One of the major differences between a major American city and a European one is the size of its buildings, and the German capital of Berlin is no exception to this visual mark. Sprinkled in among the historic buildings with decades, or even centuries of back story, are modest architectural additions that don’t really scream “we are newer and better.” Though some city developers have long had the dream of changing all of that for the city’s central square known as Alexanderplatz, and after 25 years of contention, plans to turn the area into a bustling city with high reaching skyscrapers are moving one step closer to reality.
“Things could start moving very quickly”
German news site The Local reported on the sudden new life to this decades old project on Monday, citing Berlin Senate construction director Regula Lüscher who is responsible for this future development of Alexanderplatz. “Things could start moving very quickly,” Lüscher said of the Senate’s new push to move the 25-year-old plans forward.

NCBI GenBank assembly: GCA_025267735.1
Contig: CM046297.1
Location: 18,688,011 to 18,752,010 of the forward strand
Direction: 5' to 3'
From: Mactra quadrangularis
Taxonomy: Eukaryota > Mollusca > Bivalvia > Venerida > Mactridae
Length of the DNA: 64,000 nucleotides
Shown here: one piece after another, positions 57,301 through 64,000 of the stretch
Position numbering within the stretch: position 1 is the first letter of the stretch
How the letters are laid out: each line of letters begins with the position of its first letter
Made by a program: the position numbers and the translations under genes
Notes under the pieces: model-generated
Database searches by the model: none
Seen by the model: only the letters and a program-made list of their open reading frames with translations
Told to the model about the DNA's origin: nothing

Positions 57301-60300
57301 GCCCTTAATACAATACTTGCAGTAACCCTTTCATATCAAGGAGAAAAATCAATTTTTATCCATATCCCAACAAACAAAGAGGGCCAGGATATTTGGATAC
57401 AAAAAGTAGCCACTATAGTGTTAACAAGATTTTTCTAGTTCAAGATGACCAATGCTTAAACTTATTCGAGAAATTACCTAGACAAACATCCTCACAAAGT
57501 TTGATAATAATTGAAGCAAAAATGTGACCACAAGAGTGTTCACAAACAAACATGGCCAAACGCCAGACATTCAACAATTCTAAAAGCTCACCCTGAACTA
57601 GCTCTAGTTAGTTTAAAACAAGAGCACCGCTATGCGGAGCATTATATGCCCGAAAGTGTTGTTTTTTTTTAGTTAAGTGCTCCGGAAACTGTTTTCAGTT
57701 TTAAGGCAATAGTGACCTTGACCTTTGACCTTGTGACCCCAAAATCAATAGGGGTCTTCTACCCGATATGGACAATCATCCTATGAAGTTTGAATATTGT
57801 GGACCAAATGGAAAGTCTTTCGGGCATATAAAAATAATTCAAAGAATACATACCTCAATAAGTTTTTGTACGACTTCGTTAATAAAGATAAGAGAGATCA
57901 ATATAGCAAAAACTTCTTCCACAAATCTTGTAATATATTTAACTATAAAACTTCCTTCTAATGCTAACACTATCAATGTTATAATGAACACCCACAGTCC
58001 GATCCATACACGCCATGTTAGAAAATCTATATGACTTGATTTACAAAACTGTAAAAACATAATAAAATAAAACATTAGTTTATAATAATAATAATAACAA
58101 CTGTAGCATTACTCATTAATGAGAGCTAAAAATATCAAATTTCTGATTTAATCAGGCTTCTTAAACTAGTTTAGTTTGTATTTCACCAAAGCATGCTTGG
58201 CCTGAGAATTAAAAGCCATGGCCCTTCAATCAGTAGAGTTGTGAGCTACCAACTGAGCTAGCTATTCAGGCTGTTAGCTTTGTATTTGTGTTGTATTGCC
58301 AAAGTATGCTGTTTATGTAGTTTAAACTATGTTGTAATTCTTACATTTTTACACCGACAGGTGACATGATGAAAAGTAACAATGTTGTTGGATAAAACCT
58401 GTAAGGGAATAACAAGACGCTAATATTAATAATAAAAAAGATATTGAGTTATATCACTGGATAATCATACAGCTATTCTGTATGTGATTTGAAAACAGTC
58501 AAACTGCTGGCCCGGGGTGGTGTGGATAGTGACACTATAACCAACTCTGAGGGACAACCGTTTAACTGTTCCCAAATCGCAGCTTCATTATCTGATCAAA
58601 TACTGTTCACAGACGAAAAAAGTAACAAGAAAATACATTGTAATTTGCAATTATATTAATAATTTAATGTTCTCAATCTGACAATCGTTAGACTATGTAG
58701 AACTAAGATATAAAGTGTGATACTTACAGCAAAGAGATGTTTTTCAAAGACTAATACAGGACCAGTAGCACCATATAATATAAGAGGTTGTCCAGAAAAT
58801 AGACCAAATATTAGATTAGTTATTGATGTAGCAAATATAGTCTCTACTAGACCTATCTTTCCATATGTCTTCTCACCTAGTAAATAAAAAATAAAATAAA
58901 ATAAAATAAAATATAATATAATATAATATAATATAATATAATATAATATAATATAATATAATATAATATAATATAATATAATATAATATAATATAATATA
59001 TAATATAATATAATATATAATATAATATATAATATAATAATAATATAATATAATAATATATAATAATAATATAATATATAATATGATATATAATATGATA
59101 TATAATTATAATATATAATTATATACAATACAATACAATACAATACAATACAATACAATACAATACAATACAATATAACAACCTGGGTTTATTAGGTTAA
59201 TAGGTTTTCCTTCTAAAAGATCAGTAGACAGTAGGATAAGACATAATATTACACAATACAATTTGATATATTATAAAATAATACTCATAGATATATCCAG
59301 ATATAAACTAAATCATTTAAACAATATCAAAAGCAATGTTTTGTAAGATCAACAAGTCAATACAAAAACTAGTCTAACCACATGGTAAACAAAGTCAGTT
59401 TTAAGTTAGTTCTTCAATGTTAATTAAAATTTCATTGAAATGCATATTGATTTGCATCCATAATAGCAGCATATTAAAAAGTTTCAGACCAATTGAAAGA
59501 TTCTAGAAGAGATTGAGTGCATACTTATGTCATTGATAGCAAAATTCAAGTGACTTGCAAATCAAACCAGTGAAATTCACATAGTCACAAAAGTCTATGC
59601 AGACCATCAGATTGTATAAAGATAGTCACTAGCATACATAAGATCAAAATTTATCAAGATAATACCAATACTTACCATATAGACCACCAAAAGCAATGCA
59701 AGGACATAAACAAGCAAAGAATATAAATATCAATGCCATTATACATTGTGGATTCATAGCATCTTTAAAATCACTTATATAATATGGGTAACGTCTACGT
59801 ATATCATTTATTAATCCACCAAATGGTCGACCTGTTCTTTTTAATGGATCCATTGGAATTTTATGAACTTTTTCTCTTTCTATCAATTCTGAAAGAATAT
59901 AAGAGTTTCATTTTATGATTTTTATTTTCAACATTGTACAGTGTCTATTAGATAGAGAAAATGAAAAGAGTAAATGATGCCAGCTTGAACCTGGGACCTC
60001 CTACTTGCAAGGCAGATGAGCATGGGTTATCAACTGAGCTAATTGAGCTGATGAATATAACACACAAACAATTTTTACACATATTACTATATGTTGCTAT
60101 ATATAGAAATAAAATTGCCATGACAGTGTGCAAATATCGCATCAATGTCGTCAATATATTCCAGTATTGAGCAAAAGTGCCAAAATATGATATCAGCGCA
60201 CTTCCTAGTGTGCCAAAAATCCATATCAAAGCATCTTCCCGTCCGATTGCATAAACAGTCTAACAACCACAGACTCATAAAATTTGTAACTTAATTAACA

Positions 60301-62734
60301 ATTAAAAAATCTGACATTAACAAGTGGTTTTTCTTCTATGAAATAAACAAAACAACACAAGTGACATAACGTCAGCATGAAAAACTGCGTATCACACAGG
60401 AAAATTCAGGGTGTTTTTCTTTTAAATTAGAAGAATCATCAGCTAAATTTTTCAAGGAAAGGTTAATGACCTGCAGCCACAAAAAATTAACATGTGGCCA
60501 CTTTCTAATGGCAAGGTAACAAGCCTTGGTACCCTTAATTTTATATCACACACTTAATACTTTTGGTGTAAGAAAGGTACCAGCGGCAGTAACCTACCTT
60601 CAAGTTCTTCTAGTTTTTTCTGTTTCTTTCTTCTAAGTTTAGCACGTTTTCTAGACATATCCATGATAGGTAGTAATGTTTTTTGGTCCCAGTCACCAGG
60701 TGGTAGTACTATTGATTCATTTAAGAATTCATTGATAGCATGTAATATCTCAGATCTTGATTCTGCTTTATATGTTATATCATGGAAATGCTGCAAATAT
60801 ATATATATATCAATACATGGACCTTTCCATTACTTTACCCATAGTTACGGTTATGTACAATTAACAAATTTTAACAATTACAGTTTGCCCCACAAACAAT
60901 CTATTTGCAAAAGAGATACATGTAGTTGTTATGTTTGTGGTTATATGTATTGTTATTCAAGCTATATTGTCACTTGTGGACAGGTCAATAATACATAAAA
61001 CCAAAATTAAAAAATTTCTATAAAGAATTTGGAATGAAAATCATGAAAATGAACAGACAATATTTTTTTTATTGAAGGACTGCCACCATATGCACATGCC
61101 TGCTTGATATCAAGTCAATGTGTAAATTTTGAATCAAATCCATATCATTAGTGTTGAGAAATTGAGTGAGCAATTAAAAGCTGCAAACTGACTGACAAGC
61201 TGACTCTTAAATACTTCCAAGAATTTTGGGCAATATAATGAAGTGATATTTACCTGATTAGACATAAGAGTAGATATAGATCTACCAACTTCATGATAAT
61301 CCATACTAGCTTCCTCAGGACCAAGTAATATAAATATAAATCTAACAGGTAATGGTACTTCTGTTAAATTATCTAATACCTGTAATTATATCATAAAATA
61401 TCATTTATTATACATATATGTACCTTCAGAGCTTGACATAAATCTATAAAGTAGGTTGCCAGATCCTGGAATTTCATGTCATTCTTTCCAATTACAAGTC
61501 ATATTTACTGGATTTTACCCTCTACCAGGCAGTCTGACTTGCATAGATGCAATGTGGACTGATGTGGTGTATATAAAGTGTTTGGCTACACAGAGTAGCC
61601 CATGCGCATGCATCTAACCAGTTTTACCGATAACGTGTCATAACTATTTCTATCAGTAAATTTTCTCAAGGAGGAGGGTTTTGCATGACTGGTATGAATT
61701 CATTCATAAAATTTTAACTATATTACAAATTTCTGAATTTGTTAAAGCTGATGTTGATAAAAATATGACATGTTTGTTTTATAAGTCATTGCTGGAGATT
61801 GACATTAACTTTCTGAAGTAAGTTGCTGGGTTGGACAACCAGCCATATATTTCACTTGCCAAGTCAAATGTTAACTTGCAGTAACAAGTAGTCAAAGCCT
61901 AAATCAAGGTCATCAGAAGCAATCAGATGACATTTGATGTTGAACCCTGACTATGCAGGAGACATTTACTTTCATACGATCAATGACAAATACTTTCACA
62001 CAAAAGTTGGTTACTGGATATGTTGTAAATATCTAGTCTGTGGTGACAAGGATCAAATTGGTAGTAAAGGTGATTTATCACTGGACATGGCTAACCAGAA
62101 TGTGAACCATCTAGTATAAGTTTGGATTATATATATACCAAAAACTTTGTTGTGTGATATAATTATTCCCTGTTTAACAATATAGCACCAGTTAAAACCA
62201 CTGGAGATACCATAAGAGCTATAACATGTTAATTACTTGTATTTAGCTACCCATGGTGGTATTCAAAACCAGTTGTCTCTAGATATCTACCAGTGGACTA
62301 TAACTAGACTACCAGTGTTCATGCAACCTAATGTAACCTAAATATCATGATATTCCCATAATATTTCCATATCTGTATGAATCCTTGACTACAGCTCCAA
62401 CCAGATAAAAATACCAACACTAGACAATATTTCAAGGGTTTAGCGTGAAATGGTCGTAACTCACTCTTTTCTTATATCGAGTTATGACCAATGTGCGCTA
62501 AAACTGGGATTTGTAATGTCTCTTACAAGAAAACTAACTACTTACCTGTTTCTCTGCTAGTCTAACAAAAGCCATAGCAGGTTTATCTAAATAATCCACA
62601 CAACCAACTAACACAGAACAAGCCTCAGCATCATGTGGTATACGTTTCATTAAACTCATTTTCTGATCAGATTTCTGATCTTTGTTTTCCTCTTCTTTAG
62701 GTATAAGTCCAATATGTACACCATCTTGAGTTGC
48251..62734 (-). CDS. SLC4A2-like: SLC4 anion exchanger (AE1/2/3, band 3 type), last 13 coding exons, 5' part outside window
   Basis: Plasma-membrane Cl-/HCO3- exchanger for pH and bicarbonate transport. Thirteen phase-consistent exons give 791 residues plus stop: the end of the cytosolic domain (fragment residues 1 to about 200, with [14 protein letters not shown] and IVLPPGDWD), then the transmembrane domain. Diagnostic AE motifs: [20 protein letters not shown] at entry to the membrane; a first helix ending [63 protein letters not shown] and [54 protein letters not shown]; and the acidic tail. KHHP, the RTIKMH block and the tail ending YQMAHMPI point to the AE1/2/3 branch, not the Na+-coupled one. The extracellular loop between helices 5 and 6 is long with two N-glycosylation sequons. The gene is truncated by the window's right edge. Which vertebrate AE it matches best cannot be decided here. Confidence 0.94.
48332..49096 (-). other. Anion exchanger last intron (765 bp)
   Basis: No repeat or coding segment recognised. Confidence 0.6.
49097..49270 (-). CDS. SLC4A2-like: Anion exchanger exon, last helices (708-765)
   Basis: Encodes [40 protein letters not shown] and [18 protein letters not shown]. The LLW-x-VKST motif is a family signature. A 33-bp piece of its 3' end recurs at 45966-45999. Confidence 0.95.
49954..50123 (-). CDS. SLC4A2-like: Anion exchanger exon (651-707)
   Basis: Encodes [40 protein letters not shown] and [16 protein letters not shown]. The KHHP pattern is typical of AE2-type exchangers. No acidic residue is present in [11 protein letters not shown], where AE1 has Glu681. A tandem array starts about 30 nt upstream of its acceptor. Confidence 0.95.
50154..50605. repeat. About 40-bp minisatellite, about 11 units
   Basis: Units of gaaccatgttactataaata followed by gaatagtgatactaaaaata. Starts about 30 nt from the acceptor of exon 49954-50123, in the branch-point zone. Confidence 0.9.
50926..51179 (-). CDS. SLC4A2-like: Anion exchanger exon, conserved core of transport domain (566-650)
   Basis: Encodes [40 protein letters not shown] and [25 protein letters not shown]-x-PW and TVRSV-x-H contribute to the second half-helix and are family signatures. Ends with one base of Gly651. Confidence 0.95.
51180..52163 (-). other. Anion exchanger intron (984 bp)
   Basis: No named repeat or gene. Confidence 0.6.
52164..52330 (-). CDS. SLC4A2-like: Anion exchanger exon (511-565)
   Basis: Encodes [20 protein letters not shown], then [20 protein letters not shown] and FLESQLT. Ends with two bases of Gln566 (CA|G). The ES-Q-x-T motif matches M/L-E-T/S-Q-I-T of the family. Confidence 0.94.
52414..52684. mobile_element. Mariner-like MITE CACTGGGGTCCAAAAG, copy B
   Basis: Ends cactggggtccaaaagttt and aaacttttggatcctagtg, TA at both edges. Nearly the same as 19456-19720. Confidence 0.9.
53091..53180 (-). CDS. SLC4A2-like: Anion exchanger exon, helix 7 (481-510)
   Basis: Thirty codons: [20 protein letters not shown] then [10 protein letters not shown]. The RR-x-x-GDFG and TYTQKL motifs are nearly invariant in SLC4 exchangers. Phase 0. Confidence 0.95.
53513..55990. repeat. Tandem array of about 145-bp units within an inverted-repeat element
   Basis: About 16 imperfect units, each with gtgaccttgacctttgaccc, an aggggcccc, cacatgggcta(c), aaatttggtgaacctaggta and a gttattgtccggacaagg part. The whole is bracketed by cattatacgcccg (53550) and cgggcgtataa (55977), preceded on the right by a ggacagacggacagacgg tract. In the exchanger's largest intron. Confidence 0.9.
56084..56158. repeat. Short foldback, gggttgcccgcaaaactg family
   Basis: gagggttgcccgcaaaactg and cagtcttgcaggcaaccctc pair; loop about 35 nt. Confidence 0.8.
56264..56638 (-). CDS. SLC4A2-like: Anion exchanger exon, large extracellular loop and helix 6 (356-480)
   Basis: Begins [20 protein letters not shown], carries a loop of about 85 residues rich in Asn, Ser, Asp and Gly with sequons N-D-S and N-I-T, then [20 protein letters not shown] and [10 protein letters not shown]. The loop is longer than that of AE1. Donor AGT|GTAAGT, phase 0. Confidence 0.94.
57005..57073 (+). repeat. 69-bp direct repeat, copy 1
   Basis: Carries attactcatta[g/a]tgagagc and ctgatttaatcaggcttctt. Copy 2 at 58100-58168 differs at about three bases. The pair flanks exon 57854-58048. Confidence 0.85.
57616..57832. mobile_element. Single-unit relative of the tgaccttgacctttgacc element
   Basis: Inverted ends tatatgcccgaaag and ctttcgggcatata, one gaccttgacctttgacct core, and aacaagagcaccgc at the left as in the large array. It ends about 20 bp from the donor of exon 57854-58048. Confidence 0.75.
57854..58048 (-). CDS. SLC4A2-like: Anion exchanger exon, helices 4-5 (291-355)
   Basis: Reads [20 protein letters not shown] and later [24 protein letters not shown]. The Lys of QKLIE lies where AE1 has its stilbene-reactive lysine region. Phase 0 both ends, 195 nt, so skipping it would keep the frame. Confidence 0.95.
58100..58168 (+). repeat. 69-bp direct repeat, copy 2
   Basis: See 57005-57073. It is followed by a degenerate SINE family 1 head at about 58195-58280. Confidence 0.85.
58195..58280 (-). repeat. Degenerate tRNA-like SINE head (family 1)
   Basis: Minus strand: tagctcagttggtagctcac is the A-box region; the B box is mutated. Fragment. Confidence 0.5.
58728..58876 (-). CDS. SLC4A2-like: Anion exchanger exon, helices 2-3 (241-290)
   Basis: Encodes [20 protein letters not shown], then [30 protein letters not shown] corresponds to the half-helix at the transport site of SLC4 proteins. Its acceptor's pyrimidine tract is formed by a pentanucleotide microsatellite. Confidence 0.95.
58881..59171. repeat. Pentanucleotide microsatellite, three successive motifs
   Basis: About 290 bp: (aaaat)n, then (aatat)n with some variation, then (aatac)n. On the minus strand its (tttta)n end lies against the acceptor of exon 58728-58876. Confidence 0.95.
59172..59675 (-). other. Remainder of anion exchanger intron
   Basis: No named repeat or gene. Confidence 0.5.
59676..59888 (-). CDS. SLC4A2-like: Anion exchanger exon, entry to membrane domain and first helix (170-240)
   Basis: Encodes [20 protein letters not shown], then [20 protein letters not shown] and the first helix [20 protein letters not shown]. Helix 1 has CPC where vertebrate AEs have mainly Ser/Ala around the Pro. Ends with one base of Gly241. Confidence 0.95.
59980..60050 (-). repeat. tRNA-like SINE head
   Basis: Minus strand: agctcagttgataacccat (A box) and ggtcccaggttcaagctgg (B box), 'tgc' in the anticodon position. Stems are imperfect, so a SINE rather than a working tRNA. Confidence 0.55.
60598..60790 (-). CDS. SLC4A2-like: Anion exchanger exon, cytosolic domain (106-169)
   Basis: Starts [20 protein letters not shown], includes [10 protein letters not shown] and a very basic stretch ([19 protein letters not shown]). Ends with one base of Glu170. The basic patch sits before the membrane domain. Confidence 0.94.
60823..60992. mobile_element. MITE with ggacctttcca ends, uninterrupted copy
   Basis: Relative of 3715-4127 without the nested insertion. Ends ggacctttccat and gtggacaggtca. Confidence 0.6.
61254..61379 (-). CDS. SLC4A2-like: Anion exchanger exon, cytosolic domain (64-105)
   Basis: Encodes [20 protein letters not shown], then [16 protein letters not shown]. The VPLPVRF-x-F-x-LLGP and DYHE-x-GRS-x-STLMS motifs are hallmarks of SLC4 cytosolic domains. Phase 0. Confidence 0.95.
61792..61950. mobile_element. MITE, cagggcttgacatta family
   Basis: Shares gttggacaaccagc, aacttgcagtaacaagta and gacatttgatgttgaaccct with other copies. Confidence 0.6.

The vision planners once had for the space in the early-90’s will naturally have to be scaled down as some of the buildings originally planned to be replaced with skyscrapers are now historically protected landmarks. Though plenty of space is still up for grabs and preliminary approvals have already been granted for a few projects.
Berlin purists will undoubtedly continue to object to the modernization of the city’s skyline, so expectations of an overnight transformation are very low. The Local does have more of the backstory on the entire project from its 1993 inception, which I highly recommend for anyone concerned over the historic city expanding into the skies.